The US-China geopolitical tension intensifies. Another encouraging data from Europe, as well as the UK: PMI activity indexes rose in July well above expectations. The zloty is once again one of the strongest currencies of emerging countries.
Geopolitics and PMI
The sentiment on the market worsened yesterday afternoon due to the escalation of geopolitical tension. A few days earlier, the US decided to close the Chinese consulate in Houston - the reaction was fast. The authorities in China made a similar decision regarding the US consulate in Chengdu, in south-west China. In the meantime, US President Donald Trump also said that trade with China no longer means as much to him as it used to.
Reports of a further deterioration in US-China relations were contrasted again with positive news from Europe. Today, IHS Markit published the preliminary data of the PMI activity indexes of the industrial and services sectors in the eurozone for July. Although the economists' consensus was that the economy would emerge from the recession into a growth phase, economic activity turned out to be even higher.
Together these are positive signals about the recovery of European economies, which add optimism to the region following the agreement reached in Brussels on Tuesday. Although business expectations also rose in July, the data are not entirely positive. Employment continues to decline in both sectors, despite an already somewhat slower pace. However, the situation is worse in the industry than in services. Apart from the last three months, the pace of employment decline is the lowest in 11 years in industry and 7 years in services.
The main threat to European businesses right now is that increasing consumer demand may not keep pace with supply growth, resulting in further job losses. Therefore, the further shape of the growth path depends mainly on what kind of consumer demand will be reported in the coming months. After the first months of the "lockdown", the next ones will flatten out readings, and such positive data will be increasingly difficult to obtain.
Good condition of the euro and the zloty
The euro continues to be in good condition, although it did not appreciate today. The EUR/USD quotations fluctuated around the 1.16 boundary, practically at yesterday's closing level, but still at their highest levels since October 2018.
Another set of solid macro data from Europe also supports the zloty, which received positive impulses in the form of higher-than-expected readings from the Polish economy in recent days (e.g. industry, retail sales, consumer sentiment). The zloty was once again one of the strongest currencies of emerging countries today - just after the Czech koruna. The changes in its value in relation to the main currencies were moderate, but the zloty has been quoted at the lowest levels since 3.5 months in the case of USD/PLN (about 3.80) and since the first days of June in the case of EUR/PLN (approx. 4.40).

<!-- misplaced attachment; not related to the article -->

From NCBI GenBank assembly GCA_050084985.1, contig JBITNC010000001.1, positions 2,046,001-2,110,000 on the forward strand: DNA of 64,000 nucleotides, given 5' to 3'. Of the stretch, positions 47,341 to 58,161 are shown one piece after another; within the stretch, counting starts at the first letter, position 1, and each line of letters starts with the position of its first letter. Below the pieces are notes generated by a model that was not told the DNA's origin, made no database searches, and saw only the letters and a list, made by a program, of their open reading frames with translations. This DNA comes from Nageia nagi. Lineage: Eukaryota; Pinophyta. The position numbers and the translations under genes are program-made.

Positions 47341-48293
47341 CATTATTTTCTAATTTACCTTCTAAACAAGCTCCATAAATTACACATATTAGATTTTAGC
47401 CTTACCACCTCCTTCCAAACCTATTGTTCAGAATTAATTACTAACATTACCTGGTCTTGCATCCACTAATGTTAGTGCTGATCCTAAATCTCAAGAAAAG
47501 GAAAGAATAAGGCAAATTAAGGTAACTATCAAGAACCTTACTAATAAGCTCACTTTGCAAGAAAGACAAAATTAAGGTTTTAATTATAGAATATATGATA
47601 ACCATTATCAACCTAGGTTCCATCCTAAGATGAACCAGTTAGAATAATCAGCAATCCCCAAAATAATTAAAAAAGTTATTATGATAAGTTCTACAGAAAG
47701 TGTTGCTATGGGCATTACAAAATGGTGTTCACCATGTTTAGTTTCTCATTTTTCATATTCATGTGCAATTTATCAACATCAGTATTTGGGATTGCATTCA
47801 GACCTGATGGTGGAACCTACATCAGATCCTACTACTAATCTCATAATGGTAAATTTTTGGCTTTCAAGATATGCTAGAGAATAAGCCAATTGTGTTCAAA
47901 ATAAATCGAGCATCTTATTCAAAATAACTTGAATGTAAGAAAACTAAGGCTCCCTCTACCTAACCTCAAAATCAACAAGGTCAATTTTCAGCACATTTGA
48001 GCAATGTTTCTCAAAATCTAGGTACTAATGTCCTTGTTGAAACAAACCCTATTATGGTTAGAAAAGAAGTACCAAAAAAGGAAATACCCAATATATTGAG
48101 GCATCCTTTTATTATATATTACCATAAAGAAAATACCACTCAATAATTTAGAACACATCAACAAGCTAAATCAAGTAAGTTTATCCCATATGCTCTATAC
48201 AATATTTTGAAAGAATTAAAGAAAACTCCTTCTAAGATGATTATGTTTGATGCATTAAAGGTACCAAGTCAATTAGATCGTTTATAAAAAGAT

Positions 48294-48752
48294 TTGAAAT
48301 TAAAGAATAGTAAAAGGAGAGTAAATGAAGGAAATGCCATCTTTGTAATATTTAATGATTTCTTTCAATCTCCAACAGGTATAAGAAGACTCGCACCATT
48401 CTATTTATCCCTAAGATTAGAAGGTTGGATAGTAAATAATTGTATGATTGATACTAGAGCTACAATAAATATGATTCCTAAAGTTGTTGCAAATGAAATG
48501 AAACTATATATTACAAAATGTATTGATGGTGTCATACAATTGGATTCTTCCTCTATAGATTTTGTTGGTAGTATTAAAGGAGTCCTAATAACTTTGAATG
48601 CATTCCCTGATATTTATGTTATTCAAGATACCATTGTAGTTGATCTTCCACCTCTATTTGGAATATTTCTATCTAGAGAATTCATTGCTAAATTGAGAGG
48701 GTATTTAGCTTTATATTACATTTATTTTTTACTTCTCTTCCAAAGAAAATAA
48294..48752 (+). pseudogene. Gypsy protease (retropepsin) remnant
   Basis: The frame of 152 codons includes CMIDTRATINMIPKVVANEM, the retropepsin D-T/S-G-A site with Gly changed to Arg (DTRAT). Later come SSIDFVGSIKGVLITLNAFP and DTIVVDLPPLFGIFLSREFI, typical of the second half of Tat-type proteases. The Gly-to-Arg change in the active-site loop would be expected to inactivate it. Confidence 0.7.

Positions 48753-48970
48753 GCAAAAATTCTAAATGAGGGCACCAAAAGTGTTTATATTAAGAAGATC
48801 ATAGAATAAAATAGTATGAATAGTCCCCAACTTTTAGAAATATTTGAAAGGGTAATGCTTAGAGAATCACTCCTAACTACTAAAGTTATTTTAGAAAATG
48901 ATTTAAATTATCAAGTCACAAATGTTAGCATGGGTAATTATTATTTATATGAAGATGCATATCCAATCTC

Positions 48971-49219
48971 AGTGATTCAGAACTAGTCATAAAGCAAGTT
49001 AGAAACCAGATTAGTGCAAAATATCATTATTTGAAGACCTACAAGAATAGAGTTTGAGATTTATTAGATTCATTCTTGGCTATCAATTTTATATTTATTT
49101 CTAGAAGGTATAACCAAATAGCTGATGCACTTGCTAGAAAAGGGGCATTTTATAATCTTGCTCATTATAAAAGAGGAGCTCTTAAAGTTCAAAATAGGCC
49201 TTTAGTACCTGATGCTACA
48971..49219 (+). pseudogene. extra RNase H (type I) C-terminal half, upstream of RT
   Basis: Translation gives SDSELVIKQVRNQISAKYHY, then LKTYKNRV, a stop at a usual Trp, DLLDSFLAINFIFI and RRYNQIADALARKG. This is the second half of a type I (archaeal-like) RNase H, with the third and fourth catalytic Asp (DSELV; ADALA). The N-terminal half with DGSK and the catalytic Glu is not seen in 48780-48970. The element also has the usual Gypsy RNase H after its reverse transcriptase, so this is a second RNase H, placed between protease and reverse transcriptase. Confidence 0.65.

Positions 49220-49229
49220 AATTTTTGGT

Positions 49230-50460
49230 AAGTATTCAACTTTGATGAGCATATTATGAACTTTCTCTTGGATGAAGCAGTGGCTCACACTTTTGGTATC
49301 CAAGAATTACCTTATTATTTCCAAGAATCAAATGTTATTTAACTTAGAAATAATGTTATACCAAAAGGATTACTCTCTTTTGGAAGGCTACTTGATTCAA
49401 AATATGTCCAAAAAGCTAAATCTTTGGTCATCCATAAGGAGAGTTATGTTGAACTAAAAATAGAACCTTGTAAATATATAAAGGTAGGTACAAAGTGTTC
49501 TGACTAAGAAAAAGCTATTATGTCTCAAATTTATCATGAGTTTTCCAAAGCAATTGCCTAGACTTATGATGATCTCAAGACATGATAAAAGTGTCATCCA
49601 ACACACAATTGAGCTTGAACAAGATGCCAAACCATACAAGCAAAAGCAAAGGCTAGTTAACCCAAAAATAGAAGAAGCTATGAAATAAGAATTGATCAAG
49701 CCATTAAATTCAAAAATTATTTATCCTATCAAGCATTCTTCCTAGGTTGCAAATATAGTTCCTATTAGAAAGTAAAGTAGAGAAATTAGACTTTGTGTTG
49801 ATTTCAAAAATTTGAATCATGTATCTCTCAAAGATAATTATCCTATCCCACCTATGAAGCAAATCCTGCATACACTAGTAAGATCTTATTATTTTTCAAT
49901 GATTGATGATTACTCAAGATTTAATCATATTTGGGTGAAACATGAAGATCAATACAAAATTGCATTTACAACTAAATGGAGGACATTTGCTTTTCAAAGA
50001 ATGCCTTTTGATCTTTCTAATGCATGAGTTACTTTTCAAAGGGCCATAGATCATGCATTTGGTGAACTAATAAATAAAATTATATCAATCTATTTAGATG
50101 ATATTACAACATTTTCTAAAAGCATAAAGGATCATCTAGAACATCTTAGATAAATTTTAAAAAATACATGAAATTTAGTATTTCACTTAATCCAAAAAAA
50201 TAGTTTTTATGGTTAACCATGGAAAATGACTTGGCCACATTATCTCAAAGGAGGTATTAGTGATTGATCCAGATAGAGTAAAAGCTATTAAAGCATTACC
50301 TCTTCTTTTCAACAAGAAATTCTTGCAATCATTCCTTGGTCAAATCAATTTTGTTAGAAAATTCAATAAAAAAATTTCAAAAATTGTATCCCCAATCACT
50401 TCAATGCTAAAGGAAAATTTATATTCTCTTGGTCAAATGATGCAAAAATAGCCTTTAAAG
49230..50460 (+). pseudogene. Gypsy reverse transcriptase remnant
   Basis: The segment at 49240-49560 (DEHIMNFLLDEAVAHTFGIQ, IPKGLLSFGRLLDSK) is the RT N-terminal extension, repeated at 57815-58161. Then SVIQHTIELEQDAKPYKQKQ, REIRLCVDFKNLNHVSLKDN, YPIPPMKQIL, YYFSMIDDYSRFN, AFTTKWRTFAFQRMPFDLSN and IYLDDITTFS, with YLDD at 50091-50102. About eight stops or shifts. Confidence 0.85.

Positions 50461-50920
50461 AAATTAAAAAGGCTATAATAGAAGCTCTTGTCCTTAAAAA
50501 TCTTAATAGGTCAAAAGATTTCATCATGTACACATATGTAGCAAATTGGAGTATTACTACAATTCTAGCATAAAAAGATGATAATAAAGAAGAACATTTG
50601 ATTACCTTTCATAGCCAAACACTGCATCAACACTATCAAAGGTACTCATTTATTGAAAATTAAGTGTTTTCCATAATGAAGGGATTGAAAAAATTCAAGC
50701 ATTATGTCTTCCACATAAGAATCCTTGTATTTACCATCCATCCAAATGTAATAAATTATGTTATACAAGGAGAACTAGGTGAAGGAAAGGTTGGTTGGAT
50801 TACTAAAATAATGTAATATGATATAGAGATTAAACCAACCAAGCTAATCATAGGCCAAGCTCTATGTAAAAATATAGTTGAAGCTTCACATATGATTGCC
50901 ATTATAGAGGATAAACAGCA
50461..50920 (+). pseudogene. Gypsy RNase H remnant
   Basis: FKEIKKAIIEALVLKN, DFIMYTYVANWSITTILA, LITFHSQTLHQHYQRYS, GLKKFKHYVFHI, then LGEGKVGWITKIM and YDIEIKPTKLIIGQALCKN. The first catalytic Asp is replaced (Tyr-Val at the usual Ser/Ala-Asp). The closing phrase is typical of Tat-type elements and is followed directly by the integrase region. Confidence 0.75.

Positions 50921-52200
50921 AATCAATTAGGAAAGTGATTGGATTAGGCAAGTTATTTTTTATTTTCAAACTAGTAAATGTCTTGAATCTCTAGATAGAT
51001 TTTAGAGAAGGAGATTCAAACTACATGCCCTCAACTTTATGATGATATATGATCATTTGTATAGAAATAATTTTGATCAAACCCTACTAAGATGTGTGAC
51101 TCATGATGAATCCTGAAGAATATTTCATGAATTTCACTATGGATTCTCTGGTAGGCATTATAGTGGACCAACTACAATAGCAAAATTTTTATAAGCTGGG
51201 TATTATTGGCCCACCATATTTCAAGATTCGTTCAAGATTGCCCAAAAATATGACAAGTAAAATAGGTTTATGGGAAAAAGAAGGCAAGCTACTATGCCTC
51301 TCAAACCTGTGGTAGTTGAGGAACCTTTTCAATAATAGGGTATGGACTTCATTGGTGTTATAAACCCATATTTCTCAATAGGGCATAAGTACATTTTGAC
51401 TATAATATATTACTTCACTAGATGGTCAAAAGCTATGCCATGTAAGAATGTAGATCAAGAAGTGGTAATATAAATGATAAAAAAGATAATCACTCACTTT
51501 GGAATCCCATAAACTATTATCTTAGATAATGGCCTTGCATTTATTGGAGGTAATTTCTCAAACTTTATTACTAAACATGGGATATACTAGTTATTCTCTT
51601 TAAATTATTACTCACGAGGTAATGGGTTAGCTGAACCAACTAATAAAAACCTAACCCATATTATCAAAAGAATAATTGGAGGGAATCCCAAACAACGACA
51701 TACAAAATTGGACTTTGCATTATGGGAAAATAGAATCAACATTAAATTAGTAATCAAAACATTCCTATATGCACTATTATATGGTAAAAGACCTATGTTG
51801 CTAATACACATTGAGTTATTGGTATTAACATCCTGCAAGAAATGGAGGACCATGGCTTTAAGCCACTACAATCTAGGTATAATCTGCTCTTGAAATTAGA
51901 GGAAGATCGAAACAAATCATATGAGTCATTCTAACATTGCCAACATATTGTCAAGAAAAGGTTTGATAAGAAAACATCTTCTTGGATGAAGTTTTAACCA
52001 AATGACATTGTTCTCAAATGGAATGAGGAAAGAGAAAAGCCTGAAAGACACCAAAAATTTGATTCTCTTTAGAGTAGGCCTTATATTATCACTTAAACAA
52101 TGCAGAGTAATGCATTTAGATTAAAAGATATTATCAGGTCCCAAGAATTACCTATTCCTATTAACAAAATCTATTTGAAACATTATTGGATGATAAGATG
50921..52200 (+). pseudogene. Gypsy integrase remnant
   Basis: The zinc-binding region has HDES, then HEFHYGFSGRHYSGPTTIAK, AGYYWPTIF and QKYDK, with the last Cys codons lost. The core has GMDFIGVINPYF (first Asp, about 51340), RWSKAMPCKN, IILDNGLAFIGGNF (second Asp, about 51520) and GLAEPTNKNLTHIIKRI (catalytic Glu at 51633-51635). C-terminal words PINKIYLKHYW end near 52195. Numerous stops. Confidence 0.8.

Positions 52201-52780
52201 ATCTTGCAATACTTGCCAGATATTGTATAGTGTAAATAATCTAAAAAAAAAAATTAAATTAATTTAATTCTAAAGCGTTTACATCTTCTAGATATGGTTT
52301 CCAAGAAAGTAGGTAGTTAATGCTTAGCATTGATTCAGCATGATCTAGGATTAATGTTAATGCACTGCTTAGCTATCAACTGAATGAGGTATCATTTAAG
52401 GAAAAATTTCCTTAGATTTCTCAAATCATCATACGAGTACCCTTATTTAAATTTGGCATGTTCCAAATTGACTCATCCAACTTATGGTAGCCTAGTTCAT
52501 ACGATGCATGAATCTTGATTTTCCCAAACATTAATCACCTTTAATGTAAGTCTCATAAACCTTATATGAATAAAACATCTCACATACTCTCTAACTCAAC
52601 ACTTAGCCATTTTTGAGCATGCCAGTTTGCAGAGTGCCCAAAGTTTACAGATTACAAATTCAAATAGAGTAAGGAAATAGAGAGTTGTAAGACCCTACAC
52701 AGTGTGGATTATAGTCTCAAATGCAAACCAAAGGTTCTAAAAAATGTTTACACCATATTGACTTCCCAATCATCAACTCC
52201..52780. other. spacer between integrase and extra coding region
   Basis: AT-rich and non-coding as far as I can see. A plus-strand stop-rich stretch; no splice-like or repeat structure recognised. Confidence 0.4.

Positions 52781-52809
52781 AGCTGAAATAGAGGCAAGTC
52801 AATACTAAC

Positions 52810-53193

The British consume, and they revise the pound's rate
The zloty was depreciating slightly against the pound today, although the GBP/PLN exchange rate is still at its lowest level since mid-June, a moment in the afternoon it was about 3.84. Somewhat better condition of the British currency today results from higher than expected macro data from the Islands. Yesterday, the pound was under pressure following reports by EU chief negotiator Michel Barnier. He said that no progress had been made on the most important issues regarding the negotiation of the terms of the Union's trade agreement with the UK, and that agreement was unlikely to be reached with the UK's current attitude.
Today, this sentiment has slightly improved with ONS data on retail sales in June and PMI in July. Retail sales in the UK (excluding vehicles and fuels) increased by 13.9% on a monthly basis, exceeding expectations by 5.6 percentage points. A positive sign was an annual growth of 1.7%, suggesting that the UK has returned to consumption at a much faster pace than expected.
However, the test for this growth will be the following months, especially the autumn-winter period, with a possible second wave of the pandemic. The PMI indexes for the UK economy surprised similarly as for the rest of Europe: both sectors achieved growth pace above expectations, with services much stronger (56.6 points, 5.1 points) than industry (53.6 points, 1.6 points), reinforcing the current condition of the pound.